New Research on Training Reveals Disparities
In an economy with many low-wage jobs, employer-provided training can be an important route to upward economic mobility for workers. But which workers receive training? How do workers obtain new skills?
A new research brief by Paul Osterman, the NTU Professor of Human Resources and Management at the MIT Sloan School, offers insights on those questions.
In the U.S., “there is surprisingly little information collected about the employee experience with employer-provided training and even less about the ways in which individual workers navigate the field of training opportunities,” explained Barbara Dyer, Senior Lecturer and Executive Director of the Good Companies, Good Jobs Initiative at MIT Sloan. “So the Good Companies, Good Jobs Initiative at MIT Sloan in 2019 launched a project under the leadership of MIT Sloan Professor Paul Osterman to survey a nationally representative sample of U.S. workers about how they obtain training.”
Osterman’s new research brief includes the first findings from that survey, which was conducted in January 2020 and involved a nationally representative sample of 3673 working civilian adults. Osterman’s brief, “Skill Training for Adults,” was published this month by the MIT Task Force on the Work of the Future.
Over half of U.S. working adults surveyed reported receiving formal employer-provided training in the previous 12 months, roughly in line with past studies. Previous research, Osterman points out, has shown that receiving employer-provided training is associated with better economic outcomes for workers.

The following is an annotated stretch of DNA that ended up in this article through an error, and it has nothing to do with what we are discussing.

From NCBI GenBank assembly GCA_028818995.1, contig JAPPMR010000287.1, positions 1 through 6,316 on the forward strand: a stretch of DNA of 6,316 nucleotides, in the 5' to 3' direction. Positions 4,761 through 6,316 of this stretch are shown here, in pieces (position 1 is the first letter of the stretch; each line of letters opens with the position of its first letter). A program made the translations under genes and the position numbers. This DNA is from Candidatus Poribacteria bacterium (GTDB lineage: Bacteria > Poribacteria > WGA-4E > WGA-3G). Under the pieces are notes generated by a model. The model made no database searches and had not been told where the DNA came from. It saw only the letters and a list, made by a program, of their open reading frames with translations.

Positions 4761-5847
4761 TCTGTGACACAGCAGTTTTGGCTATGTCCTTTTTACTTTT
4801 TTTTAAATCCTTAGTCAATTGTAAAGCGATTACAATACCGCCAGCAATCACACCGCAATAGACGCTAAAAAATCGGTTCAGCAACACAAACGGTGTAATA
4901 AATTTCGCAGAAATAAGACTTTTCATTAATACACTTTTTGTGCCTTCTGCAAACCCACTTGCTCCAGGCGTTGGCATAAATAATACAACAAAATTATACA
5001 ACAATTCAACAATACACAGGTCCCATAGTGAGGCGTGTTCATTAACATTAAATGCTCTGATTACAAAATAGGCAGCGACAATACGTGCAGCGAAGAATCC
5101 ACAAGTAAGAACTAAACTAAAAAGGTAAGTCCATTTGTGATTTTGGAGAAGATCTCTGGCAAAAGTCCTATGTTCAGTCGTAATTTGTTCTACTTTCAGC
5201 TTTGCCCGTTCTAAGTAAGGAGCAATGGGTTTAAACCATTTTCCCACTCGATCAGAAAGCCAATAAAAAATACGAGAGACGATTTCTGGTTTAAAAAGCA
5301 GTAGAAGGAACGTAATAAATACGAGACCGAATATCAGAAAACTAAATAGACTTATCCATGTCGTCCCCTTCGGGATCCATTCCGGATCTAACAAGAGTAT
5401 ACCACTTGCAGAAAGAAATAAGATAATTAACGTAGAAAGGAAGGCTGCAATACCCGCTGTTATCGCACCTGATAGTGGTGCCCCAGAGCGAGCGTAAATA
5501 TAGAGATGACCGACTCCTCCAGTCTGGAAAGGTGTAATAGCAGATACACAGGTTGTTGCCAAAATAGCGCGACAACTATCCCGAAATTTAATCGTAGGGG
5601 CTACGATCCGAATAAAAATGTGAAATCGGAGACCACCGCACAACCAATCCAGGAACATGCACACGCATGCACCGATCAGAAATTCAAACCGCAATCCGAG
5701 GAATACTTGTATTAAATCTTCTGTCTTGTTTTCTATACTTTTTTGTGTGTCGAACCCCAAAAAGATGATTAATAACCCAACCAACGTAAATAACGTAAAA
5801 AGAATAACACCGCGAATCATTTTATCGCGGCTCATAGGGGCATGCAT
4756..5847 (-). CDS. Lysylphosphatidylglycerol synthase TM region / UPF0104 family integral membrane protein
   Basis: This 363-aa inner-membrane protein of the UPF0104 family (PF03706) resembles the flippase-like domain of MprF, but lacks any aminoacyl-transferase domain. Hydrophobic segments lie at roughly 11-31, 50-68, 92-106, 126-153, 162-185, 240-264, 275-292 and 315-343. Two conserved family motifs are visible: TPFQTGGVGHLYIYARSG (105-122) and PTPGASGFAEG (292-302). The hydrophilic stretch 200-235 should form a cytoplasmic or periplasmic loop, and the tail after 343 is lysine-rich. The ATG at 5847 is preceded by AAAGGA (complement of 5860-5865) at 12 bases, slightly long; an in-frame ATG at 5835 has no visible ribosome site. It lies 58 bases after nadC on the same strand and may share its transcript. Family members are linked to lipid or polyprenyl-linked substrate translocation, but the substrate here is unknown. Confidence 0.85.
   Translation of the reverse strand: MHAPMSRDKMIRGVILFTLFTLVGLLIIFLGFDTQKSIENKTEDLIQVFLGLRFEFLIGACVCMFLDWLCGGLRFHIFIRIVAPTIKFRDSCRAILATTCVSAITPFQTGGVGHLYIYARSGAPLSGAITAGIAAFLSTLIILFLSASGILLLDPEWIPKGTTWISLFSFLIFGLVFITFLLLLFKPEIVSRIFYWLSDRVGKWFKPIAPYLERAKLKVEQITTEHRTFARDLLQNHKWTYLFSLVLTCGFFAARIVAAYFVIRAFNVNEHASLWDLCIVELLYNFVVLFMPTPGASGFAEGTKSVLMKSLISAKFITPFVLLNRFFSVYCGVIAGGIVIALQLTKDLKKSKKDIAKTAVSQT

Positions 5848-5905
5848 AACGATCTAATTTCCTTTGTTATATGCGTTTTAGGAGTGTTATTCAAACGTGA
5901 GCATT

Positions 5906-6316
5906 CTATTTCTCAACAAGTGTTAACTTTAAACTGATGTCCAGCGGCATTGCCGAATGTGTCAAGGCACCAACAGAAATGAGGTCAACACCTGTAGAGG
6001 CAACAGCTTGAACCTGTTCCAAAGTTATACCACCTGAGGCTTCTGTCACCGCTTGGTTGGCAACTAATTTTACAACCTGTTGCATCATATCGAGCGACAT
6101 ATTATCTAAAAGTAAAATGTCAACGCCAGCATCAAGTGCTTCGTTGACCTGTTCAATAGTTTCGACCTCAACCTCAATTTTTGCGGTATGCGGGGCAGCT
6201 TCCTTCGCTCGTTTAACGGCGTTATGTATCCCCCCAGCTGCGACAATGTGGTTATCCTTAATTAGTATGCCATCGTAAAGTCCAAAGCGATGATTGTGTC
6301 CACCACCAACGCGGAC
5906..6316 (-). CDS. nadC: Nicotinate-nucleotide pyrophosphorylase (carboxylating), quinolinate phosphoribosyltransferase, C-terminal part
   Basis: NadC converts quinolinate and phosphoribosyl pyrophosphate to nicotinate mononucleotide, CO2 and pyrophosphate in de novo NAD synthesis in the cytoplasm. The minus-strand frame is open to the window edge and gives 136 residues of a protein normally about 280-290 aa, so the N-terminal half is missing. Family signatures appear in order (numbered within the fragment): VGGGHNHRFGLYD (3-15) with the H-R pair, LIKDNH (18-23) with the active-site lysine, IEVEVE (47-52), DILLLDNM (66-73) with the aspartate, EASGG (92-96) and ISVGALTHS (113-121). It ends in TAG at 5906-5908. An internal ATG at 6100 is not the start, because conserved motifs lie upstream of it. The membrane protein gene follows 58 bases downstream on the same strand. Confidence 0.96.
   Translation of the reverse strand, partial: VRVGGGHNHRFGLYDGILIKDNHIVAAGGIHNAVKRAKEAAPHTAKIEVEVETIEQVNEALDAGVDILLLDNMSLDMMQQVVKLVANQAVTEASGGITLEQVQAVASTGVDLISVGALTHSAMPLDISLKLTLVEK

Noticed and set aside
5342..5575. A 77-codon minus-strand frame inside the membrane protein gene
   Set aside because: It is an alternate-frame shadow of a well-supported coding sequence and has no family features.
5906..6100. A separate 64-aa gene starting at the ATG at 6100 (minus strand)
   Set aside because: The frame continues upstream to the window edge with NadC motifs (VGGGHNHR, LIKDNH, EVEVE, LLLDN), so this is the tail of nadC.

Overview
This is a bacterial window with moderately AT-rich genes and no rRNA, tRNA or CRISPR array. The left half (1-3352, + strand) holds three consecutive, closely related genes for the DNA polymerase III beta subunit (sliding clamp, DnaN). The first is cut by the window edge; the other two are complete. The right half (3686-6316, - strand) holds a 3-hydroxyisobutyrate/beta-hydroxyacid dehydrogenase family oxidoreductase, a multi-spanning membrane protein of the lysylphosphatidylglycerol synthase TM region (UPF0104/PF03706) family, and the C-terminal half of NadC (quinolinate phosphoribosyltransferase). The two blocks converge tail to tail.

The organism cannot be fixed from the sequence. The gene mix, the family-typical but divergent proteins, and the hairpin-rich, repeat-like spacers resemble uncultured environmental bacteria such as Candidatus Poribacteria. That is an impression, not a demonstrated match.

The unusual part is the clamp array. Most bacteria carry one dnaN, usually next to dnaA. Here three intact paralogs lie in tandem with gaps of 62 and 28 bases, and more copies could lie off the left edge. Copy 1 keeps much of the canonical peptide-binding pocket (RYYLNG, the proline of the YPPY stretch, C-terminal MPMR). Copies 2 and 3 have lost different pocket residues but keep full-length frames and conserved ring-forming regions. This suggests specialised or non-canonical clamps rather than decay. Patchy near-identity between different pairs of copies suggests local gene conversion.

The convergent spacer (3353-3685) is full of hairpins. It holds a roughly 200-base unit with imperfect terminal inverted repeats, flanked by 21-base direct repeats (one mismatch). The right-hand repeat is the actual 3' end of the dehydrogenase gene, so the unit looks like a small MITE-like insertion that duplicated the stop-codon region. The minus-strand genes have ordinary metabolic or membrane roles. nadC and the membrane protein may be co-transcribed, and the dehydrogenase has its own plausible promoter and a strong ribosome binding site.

But the survey results indicate that access to such training is unequal. African Americans, Hispanics, and Asian Americans are less likely to receive formal training from their employers, the new survey found. Being a member of a union increases the likelihood of receiving formal employer-provided training, as does being college-educated.
“All things considered, the striking feature in all models is the substantial racial and ethnic disparities,” Osterman writes. “Simply put, after all the controls [in the statistical analysis], being African American, Hispanic, or Asian is consistently associated with reduced employer investment in training.”
In addition to reporting some of the survey results in his research brief, Osterman describes and assesses the different components of the decentralized training infrastructure in the United States, from community colleges to nonprofit training intermediaries that work closely with employers.
“A striking fact that is often overlooked in discussions of public employment policy is that to an important extent we know what works,” Osterman writes. “Specifically, we have good evidence that community colleges pay off for students who complete certificates or degree programs and that best practice [training] intermediaries raise the earnings of participants.”
Osterman concludes the brief by calling for a societal commitment to support building U.S. workers’ skills. “If we want to move past isolated examples of best practice and address labor market challenges at both the national and regional levels, it is necessary to achieve a compact among employers, communities, and governments to build a real [training] system,” he writes. “The good news is that we understand many of the elements of such a system and we also have a firm grasp on what we need to learn. Hopefully, the striking juncture in which we find ourselves—a job market crisis and a renewed awakening to racial and ethnic disparities—will provide the impetus to move forward on building such a compact.”
—Reported by Martha E. Mangelsdorf